Be on your toes, ladies and gents.

No one dies today.

“He turned Shadowfax off the Road, and the great horse leaped the green dike that here ran beside it; and then at a cry from Gandalf he was gone, racing towards the Barrow-downs like a wind from the North.”

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Dare I say only 15 more pages? In about two weeks, I find my end.

Sometimes.

Sometimes.

Today brings us a description of the night’s events in The Prancing Pony as the people of Bree come out to see the hobbits and Gandalf. It’s a lively night in such a down and out town, and everyone wants to get their story in. In fact, people agree that Frodo should add a bit about Bree to his book. It’ll be boring otherwise, you know?

The night somewhat mimics the hobbits’ first night in Bree, though it is generally agreed upon that there will be no signing. Things ended strangely after that last time.

The group spends the night once more, and prepares to set out in the morning. The weather is still lousy, and they hope to make it to the Shire by nightfall. After some words of warning from Butterbur, they set off, once again surrounded by curious Bree folk.

It’s a full circle. The hobbits’ first night in Bree featured an uproarious night at The Pony, and then was followed in the morning by a curious and nosy crowd. No different here. Bree. Bree never changes.

That's a videogame quote popular enough that I always forget it's from a videogame.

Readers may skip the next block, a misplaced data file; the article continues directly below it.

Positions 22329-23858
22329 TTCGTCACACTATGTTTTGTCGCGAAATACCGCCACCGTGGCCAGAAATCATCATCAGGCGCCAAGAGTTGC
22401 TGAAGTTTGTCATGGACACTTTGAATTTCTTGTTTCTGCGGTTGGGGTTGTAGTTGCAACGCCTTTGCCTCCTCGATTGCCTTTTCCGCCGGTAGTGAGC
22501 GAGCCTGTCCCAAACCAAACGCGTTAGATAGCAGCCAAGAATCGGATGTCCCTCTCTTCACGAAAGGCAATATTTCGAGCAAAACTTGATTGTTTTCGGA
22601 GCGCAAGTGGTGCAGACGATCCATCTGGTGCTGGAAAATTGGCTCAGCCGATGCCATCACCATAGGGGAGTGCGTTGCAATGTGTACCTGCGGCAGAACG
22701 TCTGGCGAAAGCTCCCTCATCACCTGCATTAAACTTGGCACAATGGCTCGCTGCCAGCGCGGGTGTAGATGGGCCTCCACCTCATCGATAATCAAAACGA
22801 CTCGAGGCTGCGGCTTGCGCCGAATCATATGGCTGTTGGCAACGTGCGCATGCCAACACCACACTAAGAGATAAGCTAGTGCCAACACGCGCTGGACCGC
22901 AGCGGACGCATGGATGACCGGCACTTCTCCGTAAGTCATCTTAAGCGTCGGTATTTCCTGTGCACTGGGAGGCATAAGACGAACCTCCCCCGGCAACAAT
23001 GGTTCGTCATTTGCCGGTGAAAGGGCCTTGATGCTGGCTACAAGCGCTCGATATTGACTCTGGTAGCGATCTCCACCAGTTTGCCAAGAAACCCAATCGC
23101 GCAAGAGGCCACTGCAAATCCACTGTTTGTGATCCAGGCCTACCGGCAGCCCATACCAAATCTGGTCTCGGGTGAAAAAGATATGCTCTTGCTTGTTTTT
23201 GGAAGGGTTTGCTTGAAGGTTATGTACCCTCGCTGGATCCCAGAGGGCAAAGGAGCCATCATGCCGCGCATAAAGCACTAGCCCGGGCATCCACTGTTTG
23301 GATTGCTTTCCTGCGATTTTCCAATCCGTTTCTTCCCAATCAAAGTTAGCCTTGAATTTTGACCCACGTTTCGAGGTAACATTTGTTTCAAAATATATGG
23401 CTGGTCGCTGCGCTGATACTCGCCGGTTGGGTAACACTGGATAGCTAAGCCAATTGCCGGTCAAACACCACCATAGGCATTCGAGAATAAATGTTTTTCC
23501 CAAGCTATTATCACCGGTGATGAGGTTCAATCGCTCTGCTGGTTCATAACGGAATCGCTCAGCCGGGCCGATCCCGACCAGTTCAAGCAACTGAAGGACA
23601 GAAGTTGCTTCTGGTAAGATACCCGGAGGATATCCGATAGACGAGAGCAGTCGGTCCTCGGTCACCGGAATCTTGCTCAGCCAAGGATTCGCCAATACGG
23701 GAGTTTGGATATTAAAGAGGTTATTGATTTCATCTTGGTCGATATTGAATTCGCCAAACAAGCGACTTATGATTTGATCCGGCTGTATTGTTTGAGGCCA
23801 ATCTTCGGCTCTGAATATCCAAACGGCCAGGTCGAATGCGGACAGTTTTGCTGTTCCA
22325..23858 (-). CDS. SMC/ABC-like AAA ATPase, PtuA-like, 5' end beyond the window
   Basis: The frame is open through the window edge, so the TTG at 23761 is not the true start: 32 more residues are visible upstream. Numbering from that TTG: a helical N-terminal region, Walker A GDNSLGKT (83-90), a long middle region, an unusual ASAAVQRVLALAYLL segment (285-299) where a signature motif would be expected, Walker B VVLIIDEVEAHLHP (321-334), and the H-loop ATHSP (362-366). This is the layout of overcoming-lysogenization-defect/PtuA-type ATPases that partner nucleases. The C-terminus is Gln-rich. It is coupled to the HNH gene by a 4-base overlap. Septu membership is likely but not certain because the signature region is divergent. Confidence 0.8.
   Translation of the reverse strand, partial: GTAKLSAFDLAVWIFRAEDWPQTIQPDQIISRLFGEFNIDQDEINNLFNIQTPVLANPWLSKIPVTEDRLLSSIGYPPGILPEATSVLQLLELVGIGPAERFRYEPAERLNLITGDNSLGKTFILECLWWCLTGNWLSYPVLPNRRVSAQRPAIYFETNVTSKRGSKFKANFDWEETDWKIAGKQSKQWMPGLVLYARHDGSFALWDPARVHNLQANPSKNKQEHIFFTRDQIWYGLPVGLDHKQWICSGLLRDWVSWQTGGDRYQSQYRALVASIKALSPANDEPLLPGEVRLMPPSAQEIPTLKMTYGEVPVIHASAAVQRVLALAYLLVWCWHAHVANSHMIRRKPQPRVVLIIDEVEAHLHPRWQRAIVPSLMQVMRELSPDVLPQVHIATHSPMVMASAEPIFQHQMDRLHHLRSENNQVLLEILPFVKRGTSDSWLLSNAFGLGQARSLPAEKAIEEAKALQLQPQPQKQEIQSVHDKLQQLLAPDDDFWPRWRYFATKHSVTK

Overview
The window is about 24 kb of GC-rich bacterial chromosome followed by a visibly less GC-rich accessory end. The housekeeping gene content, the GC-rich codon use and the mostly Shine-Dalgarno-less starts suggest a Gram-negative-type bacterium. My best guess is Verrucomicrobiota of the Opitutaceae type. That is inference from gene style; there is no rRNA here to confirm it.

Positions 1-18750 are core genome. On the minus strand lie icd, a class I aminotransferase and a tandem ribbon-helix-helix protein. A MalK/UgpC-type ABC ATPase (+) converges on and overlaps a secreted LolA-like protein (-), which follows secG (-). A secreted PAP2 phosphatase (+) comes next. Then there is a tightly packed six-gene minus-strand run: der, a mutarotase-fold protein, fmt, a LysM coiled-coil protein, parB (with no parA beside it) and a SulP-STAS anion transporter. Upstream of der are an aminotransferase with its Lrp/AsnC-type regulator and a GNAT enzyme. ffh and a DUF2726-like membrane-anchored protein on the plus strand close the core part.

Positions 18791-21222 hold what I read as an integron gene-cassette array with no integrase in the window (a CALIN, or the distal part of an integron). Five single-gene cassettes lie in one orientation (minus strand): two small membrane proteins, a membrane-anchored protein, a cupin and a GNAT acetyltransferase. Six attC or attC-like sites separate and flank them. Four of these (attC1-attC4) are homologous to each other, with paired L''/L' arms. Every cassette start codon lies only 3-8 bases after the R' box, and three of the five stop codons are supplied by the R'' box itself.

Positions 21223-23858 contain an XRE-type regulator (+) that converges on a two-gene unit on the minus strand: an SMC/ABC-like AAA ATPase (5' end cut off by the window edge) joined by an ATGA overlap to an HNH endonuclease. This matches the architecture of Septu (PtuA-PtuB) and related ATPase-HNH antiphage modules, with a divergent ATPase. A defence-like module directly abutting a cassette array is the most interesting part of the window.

That’s a videogame quote popular enough that I always forget it’s from a videogame.

And the folks’ questions bring about a question of my own: are we actually reading Frodo’s “addition” to his story about Bree? It does feel oddly pointed for this part of the tale. Since Frodo is supposedly writing all this, is this the part that he added to satisfy those in Bree who wanted a bigger part to play? Maybe. It’s super meta to think about, but it’s entirely possible.

Every time I try and think about the framing structure of this narrative, I get myself confused. How can we trust Frodo as a narrator? He wasn’t around for much of the story (while he and Sam were separated from everyone else), so how can he really know what happened? Assuming he’s going off of what he heard from his friends after the fact, the narrative is amazingly detailed. He’s either a fantastic writer, everyone else did an amazing job of relaying what happened, or we have to throw out the framing structure a little bit. Take your pick.

No one dies today.

“‘Whatever it is,’ said Pippin, ‘Lotho will be at the bottom of it: you can be sure of that.'”